Just the other day, I was bellyaching about wanting a book by Mark Greif, one of the founding editors of the literary magazine n+1. He was, as far as I could tell, the only remaining founding editor who hadn’t published a book, and since he always was my preferred Beatle, I wanted to read his book most of all.

And then today some random internet gardening revealed that Greif has a book coming out this very month! It’s called The Age of the Crisis of Man: Thought and Fiction in America, 1933-1973. I made this discovery while skimming this essay by Leon Wieseltier, whose name is quite difficult to spell, which I found via Nick Carr’s blog Rough Type.

So: mad props to Mark Greif, and mad props to myself for having book dreams come true.

Notes on Notes

I was in my first job after grad school when I discovered Gawker, which in turn helped me discover n+1. The two publications have always seemed like each other’s evil twin. I mean this as a compliment.

I went on to subscribe to n+1 and have been happily almost continuously subscribing ever since. I flaked at one point. (Come on: treat yourself.)

So I am extremely happy that my annotation of last issue has been picked up and condensed into a letter to the editor in this month’s newest issue “Throwback.” There’s a lot more interesting stuff to read in that issue of course than my handful of paragraphs, but still: it’s nice to be there. Happy winter solstice festival of your choosing!

Now: where is the Mark Greif book I’ve always wanted?

Review of ‘Loitering’

I’ve got a review of the new Charles D’Ambrosio essay collection Loitering in today’s new issue of the Quarterly Conversation. It’s been a while since I’ve had a review in QC and it feels great to be back.

Are we living through some kind of surprise golden age of the personal essay, or at least the book-length collection of personal essays? Beats me, but after reading books like D’Ambrosio’s, it sure feels like it.

Kitsch Revelation, Pt. 1

Note: This is the first in a series of posts on kitsch. (Hopefully.)

The man and woman appear on stage like a couple cast out of time. She wears a dress — call it a prairie dress — with cowboy boots, a look so incongruous it must be deliberate. The man wears a grey suit without tie. The top and bottoms match but they look well rumpled, thoroughly slept in. They carry guitar cases and set them down at the rear of the stage. There’s a table on which they place a small, narrow case. It looks like a little suitcase, except tall, like it might contain a dollhouse or a couple bottles of wine. It has rounded corners and a handle on top. They unlatch the front of the case, which swings open door-like, and inside are four shelves. It’s a miniature cabinet of curiosities. From my position in the crowd I can’t see what’s in those little shelves though I’m terribly curious. These two people have walked out on stage and promptly turned their backs to us, to tune up and explore their tiny wardrobe.

For early May in Alabama, it’s strangely cold. No one is properly dressed for this festival. It’s only in the 40s, but we’re all in flip-flops and jeans, T-shirts and mini-skirts. The shivering crowd is ready for some serious entertainment.

Eventually they turn around and make preliminary sidelong glances to one another. She plays a big-bellied sunburst Gibson acoustic. He plays a much smaller archtop, a nameless, historically vague instrument, like something retrieved from a junk store. These festivals always occur in May, just before the pestilence of summer. But today it might as well be February. We add to their strumming the percussion of our chattering teeth.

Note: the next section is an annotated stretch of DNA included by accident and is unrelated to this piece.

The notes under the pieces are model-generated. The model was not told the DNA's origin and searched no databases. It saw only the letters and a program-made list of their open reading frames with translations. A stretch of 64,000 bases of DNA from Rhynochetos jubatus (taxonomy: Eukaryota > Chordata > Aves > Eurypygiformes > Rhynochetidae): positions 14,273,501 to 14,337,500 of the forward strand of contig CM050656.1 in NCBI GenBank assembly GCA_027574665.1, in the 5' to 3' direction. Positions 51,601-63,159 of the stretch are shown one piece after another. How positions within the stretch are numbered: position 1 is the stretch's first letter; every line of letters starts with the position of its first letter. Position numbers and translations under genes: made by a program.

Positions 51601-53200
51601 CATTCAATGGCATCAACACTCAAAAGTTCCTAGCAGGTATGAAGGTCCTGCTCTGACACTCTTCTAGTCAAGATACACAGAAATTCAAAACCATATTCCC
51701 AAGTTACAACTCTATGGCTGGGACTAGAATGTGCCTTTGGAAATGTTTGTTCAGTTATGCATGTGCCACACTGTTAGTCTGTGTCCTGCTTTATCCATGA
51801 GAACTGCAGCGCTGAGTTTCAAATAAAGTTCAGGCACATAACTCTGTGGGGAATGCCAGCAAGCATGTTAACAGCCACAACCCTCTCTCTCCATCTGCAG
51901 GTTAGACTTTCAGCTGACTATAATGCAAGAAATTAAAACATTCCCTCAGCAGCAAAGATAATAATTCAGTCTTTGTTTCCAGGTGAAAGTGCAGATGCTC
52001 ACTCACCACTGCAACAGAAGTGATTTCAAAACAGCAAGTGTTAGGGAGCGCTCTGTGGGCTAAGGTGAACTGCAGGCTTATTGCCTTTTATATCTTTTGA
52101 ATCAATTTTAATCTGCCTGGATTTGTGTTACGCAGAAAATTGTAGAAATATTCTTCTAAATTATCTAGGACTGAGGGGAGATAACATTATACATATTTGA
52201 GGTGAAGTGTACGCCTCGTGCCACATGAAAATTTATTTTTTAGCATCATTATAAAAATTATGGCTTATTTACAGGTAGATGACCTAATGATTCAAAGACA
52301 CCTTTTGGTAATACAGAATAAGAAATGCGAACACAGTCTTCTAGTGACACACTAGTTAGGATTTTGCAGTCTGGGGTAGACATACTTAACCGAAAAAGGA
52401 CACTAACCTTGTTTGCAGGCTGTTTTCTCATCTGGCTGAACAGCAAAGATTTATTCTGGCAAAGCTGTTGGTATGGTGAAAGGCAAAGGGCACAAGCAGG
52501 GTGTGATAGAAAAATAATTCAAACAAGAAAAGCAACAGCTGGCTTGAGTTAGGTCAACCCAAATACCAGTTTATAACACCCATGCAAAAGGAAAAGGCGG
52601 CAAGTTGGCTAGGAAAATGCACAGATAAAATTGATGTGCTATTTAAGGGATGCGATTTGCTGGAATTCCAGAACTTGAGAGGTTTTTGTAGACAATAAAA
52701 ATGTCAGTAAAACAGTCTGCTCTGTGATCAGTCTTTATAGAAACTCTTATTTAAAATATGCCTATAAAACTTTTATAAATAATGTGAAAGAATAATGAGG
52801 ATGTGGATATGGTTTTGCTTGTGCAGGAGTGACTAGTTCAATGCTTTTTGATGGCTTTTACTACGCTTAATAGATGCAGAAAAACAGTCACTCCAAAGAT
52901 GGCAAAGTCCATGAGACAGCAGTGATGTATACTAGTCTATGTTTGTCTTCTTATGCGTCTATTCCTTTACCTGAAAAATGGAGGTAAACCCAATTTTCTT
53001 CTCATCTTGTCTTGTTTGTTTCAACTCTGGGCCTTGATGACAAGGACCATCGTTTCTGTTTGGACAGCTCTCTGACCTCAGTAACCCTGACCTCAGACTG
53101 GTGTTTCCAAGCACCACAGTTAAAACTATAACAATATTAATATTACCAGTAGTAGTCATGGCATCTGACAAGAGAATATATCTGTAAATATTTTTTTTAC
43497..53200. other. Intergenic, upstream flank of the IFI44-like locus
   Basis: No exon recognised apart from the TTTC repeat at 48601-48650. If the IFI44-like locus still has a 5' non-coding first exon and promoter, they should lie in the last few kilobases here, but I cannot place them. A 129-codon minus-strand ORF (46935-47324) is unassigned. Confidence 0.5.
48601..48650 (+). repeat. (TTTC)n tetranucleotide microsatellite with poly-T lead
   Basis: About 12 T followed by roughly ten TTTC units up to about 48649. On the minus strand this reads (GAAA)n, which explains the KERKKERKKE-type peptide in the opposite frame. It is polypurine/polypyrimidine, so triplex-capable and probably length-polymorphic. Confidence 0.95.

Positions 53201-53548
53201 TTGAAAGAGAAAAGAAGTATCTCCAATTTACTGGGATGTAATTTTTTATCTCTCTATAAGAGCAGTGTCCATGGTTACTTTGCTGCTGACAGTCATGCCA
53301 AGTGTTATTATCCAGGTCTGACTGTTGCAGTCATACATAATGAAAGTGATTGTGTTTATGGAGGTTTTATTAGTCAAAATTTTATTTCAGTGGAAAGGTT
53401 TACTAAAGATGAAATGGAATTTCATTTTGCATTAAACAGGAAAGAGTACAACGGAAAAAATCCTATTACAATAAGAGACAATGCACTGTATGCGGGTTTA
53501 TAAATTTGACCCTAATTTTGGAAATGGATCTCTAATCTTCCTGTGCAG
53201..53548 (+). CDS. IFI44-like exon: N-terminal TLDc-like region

I don’t remember the first song they play. Let’s say it’s “Elvis Presley Blues,” the mid-tempo, drunk-a-loping ballad from their (at that point) latest album Time (the Revelator). The song begins, “I was thinking that night about Elvis, the day that he died . . .” and the singer’s voice — her name is Gillian Welch — breaks like it’s sliding off key, but as she gets the motor of the song running and reaches the lines “he shook it like a chorus girl, he shook it like a Harlem queen,” her companion — his name is David Rawlings — slides under her with his sympathetic harmony, and the song hits this weirdly soothing glassine lilt. I am unprepared. I’ve stopped paying attention to my girlfriend, to whom I’ve promised a sweatshirt. I’ve forgotten even that I’m cold.


I had first heard about them from my girlfriend, who in her first year out of college had become a sponge for new music. It was a fortuitous situation because my acquisition of new music had completely atrophied. I had made it to Aimee Mann, I had made it to Radiohead, but then I had surrendered. My tastes had been set, like an aesthetic Jello mold. But my girlfriend was then like a miniature A&R person. That year she was in a valley of roots music — mandolins and crooning backwoods harmony, delicate finger picking and strange, moonshiny lyrics. Bands she brought in included Welch, Hem, Alison Krauss, Nanci Griffith, Nickel Creek, Wilco (whom she hated), Emmylou Harris. . . She was a bit evangelical as well, buying CDs for everyone for Christmas. I remember when she gave the Welch CD to her parents and her mother called it mournful, which I thought was accurate. The music seemed bleak and scrabbled, dustbowl sad and not, you know, sad in a deep way. Like Radiohead was.

But seeing them in concert was entirely different. There was something in the simplicity of Welch and Rawlings standing alone singing and playing, the utter starkness of it, the utter lack of equipment and gear that was pleasant and challenging. As the son of a musician, a drummer no less, I’ve always been obsessed with how much material stuff it takes to create the simplest pop songs, not just in the studio but also when replicated live. And here were two people with no more gear than what many people have in their closets. They had an intentional primitivism that excited me.